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Puerto Vallarta News NetworkHealth & Beauty | October 2007 

Mexico Hoping to Drive Down HIV/AIDS with Prevention Program
email this pageprint this pageemail usKenny Goldberg - KPBS News
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A woman receives a condom from a condoneta van. (UCSD School of International Health)

Medrano pulls the condoneta over and stops on a street corner. He grabs as many condoms as he can carry, and starts handing them out. One the other side of the van, El Ganso gives out preve-kits.
In 2004, UCSD's Division of International Health launched a research project in Tijuana. The aim was to find out the extent of HIV in the area, and to help prevent people at high risk from becoming infected. That program has inspired an HIV prevention effort that's rolling out all across Mexico.

There's a longstanding tradition in Mexico. Vendors drive through neighborhoods and hawk their wares through a loudspeaker. That's the idea behind a new mode of HIV prevention.

On a weekday afternoon, a small van drives up and down the streets of the Tijuana district known as La Zona Norte. The van is called a condoneta. It's decorated with cartoon characters in the shape of condoms.

Gerardo Medrano is driving the van today. Riding shotgun is his trusty side kick known as El Ganso. Their mission: to deliver free condoms and clean needles to people who need them. It looks like they've come to the right place. The streets of La Zona Norte are lined with female sex workers.

Medrano says there's always action around here.

Gerardo Medrano (in Spanish with English voiceover): If you come here at 6 a.m., there's women who are offering their services. If you come at three in the morning, there are women offering their services. At midnight, at noon, at three in the afternoon, 24 hours a day….Como AM-PM. Sexual AM-PM. It's the same.

Medrano says there are also a lot of IV drug users in the area. So the condoneta carries small packages called preve-kits. Each kit contains two clean syringes and alcohol wipes.

Medrano: Each pack also has a container we call a bullet, which has bleach in it, and that's to clean the syringe and needle in case they need to share it.

Medrano pulls the condoneta over and stops on a street corner. He grabs as many condoms as he can carry, and starts handing them out. One the other side of the van, El Ganso gives out preve-kits. El Ganso is well known on the streets because he shoots drugs himself.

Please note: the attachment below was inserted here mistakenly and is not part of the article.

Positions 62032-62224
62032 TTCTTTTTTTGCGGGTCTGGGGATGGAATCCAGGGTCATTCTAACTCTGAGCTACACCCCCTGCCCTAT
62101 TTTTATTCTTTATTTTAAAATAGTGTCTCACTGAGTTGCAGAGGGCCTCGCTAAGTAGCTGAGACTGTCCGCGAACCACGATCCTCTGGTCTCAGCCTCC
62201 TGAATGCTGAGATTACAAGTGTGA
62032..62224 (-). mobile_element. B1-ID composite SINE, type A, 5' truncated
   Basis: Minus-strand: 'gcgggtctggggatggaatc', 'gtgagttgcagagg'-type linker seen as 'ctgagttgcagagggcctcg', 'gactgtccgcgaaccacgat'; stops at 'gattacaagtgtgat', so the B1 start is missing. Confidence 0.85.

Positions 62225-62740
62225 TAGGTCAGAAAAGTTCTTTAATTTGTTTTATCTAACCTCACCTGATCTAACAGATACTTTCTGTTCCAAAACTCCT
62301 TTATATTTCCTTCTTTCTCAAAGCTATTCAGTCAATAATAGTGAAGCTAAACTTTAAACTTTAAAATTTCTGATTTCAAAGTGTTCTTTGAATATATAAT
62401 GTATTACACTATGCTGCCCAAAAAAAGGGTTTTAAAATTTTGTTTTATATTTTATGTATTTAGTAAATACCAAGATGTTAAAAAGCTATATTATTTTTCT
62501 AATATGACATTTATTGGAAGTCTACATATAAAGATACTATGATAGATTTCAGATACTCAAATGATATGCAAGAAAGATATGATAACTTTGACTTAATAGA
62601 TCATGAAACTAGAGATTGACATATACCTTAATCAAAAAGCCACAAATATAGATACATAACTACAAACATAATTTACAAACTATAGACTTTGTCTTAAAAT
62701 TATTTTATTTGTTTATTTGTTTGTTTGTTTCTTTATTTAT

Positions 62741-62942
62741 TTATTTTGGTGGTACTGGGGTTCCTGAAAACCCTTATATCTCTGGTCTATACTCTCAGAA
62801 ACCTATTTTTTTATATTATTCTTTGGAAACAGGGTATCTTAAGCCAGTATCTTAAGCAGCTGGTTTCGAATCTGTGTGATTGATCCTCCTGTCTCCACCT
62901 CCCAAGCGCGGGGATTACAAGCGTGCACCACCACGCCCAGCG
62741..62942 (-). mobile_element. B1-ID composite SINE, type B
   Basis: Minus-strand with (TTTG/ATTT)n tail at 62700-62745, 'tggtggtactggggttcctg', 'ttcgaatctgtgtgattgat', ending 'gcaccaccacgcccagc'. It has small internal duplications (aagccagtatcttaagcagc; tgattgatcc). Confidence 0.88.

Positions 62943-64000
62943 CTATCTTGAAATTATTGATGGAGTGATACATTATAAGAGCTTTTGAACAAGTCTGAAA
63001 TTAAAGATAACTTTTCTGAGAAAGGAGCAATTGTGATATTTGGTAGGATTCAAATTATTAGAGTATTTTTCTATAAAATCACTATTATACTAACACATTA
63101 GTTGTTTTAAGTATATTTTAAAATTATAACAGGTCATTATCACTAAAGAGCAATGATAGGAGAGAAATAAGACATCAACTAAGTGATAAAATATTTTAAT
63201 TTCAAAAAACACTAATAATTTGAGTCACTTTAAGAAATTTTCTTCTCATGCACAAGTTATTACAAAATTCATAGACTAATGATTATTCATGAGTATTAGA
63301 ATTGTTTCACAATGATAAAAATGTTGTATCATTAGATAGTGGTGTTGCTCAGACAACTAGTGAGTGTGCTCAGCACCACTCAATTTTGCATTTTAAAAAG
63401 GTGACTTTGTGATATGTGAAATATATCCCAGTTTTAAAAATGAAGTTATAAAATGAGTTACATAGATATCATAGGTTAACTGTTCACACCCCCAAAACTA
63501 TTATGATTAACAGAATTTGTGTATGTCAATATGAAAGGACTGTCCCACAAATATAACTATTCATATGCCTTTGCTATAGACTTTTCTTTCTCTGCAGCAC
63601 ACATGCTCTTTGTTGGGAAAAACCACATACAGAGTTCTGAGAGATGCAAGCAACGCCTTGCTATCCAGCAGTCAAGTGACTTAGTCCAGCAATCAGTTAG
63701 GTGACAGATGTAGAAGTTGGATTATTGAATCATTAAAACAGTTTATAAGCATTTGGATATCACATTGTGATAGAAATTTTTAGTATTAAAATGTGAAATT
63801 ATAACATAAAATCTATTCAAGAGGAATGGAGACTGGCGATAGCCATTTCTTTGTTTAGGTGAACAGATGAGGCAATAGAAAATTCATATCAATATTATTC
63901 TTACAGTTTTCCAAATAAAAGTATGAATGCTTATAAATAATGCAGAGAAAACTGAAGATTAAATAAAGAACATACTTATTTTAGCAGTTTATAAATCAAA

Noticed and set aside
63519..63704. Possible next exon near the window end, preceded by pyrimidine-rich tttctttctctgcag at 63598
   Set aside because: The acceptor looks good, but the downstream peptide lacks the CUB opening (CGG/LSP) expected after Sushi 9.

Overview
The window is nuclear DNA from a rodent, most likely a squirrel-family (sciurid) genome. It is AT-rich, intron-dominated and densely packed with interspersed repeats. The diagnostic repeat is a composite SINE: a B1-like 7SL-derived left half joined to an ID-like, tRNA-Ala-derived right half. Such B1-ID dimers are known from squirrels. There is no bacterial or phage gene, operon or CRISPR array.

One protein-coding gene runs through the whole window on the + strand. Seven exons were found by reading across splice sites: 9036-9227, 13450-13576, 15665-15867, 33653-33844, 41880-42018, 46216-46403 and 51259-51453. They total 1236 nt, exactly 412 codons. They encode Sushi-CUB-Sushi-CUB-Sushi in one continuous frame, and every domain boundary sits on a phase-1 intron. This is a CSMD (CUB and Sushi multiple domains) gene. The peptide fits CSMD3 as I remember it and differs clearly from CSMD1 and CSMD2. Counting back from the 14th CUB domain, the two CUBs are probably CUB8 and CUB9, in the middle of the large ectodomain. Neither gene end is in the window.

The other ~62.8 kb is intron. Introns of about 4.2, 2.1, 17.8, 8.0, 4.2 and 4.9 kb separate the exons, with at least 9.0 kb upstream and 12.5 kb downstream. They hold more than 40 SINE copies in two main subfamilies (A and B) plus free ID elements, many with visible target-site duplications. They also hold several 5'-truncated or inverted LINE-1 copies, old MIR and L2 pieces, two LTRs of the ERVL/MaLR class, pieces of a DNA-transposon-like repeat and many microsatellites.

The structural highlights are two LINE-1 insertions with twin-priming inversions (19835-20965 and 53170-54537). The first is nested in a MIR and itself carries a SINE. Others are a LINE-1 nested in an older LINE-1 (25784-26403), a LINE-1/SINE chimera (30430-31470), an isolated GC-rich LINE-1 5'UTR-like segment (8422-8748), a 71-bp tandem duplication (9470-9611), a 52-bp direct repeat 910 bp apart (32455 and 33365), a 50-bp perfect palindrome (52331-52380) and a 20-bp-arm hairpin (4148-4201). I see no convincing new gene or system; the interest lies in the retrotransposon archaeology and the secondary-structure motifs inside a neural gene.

El Ganso (in Spanish with English voiceover): I'm very happy with what I'm doing, trying to help people avoid getting infected. Since I am a drug user, I wouldn't want them to get sick.

The inspiration for the condonetas came from a mobile HIV prevention unit UCSD launched here in 2004. Local health officials liked the program, and convinced the Mexican government to help fund two condonetas in '06.

Now, there are federally-funded condonetas in nearly every state in Mexico.

Dr. Jose Guadalupe Bustamante is Secretary of Health for the State of Baja California. He says it's important for the government to do what it can to prevent HIV.

Bustamante: If a hospital is full of patients, for me it's not a success, it's a failure, because we're failing on prevention.

In Tijuana, about 8 percent of female sex workers are HIV positive. The rate is even higher among IV drug users.

Dr. Bustamante says to battle the epidemic effectively, you have to reach these populations.

Bustamante: And this we have to do it in a different fashion, that breaks down more conservative paradigms, not to remain sitting behind our desks, figuring out how many cases we have. We have to go out there where people are.

On another street corner, Gerardo Medrano hands out condoms like they were going out of style. Medrano says he finds the work incredibly rewarding.

Medrano (in Spanish with English voiceover): I feel really good about it because I'm contributing something to society, to the community. I am trying to educate people, sometimes the education I didn't get at home. So I try to share the information with people who are in most need, so they are not at risk.

It's too soon to tell whether the condonetas will help curb the spread of HIV. But they certainly couldn't hurt. Health officials say this year in Tijuana alone, the condonetas will hand out more than one-million condoms, and more than 50,000 clean syringes.

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the included information for research and educational purposes • m3 © 2008 BanderasNews ® all rights reserved • carpe aestus